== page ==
Android Trojan attacks SMS smartphone bank security

SpyEye and Tatanga find way around PIN verification

Security company Trusteer is warning about an Android Trojan that is being distributed by criminals to beat the SMS smartphone authentication systems employed by European banks to verify money transfers.

Man-in-the middle (MitM) attacks on 2FA technology via mobiles started around a year ago based on the simple observation that the apparent strength of SMS verification is also its weakness if hackers are able to compromise the handset itself.

The SMS one-time passcode or transaction PIN looks like a way of shutting out online bank fraudsters who have gained access to a user's online account so criminals have devoted time to working out how to intercept that code.

Trusteer has now seen the first mobile attacks based on the recent 'Tatanga' Trojan, as well as new configurations of the infamous SpyEye Trojan it has named 'SPITMO' (SpyEye in the mobile).

Users infected by the Windows Trojan are asked for their mobile numbers before being directed to a website that installs what is claimed to be a mobile security application. Once they have entered an 'activation code' - actually just a way for the attackers to know the mobile is live - the attackers are free to capture any traffic sent to that device.

The mechanics of the attack vary by country and that is perhaps the biggest feature of this attack - it targets a range of major European online banks, particularly those in Spain and Germany.

"Once fraudsters have infected a victim's web and mobile endpoints, very few security mechanisms can prevent fraud from occurring," said Trusteer CTO, Amit Klein, whose company offers in-browser tools that specialise in blocking such attacks.Where are the attacks based? Perhaps China or the US, both countries from which the fake websites were registered but nobody can be sure.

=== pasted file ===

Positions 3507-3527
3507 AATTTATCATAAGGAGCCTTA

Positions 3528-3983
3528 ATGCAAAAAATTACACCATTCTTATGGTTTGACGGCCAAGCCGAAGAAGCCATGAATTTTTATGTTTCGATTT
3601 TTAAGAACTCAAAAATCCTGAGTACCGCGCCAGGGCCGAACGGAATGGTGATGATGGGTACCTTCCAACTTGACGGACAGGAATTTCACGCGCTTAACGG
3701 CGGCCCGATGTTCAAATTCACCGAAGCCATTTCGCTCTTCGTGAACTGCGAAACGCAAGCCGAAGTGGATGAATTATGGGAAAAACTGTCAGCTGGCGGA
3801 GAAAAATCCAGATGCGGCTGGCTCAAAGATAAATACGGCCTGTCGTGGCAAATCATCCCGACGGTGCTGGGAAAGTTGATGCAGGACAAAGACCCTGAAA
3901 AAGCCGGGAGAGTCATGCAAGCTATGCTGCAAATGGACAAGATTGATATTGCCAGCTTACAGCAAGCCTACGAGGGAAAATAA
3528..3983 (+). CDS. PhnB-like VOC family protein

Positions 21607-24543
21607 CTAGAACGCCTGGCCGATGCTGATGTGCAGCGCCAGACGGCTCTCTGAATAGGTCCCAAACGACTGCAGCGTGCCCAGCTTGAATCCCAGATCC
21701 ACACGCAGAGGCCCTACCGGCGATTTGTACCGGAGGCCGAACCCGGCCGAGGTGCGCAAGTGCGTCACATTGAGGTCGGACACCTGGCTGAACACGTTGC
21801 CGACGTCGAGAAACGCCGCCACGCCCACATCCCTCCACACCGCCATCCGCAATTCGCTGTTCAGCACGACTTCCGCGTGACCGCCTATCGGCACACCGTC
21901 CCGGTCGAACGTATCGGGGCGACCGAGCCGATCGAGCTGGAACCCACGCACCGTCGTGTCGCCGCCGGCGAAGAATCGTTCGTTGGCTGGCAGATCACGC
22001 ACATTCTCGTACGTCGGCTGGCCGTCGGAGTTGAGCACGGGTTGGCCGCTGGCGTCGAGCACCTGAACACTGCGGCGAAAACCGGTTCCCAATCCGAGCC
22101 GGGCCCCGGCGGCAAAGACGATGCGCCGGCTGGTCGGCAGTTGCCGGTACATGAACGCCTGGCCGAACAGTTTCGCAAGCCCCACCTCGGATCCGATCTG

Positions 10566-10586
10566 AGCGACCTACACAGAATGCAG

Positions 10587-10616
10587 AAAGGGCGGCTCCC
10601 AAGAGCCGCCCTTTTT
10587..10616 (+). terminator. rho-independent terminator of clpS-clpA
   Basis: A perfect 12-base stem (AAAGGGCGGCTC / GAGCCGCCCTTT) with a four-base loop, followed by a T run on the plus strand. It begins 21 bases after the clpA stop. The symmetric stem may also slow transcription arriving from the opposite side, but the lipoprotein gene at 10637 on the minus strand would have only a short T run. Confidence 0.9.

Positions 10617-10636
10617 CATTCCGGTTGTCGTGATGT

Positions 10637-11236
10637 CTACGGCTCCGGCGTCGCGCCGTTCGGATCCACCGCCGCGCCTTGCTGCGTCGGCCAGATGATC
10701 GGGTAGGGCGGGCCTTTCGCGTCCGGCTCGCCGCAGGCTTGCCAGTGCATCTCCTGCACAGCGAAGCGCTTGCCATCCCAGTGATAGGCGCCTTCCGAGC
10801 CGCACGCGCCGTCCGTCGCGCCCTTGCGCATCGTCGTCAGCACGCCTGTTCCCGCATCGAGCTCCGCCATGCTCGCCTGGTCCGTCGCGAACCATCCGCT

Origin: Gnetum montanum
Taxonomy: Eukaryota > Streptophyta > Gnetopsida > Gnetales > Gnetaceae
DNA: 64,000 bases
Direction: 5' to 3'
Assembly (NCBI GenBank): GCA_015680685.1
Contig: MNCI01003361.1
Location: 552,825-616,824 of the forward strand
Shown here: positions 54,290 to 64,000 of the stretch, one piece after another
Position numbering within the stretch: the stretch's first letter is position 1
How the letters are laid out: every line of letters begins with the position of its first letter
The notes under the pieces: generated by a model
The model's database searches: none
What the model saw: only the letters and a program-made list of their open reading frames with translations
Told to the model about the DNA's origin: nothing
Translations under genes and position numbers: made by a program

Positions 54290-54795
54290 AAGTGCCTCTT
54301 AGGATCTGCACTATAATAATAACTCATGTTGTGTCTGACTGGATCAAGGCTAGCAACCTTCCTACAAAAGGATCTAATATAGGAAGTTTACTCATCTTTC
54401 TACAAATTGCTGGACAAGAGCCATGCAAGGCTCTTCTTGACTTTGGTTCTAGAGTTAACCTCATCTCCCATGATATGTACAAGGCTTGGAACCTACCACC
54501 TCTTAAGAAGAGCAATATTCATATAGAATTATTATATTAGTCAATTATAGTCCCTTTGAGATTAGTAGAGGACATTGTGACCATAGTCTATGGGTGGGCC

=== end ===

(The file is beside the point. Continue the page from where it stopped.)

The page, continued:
"This discovery confirms that Man-in-the-Mobile attacks are focusing primarily on Android devices. Multiple studies show that Android devices account for more than 60 percent of smartphone market in the targeted countries," he said.

"Android popularity and the relative ease of developing and distributing Android applications are probably the reasons why Cybercriminals have singled out this particular platform for mobile malware attacks. "

The attack is really about finding a way around the two-factor authentication systems that are starting to become common on many online banking systems, including those accessed via mobiles. Given the relative simplicity of the social engineering involved this now looks like a serious avenue of attack.

"With nearly 60 percent of the market and a reputation for weak app security, it's no surprise that Android has become the preferred target for financial malware," emphasised Klein.

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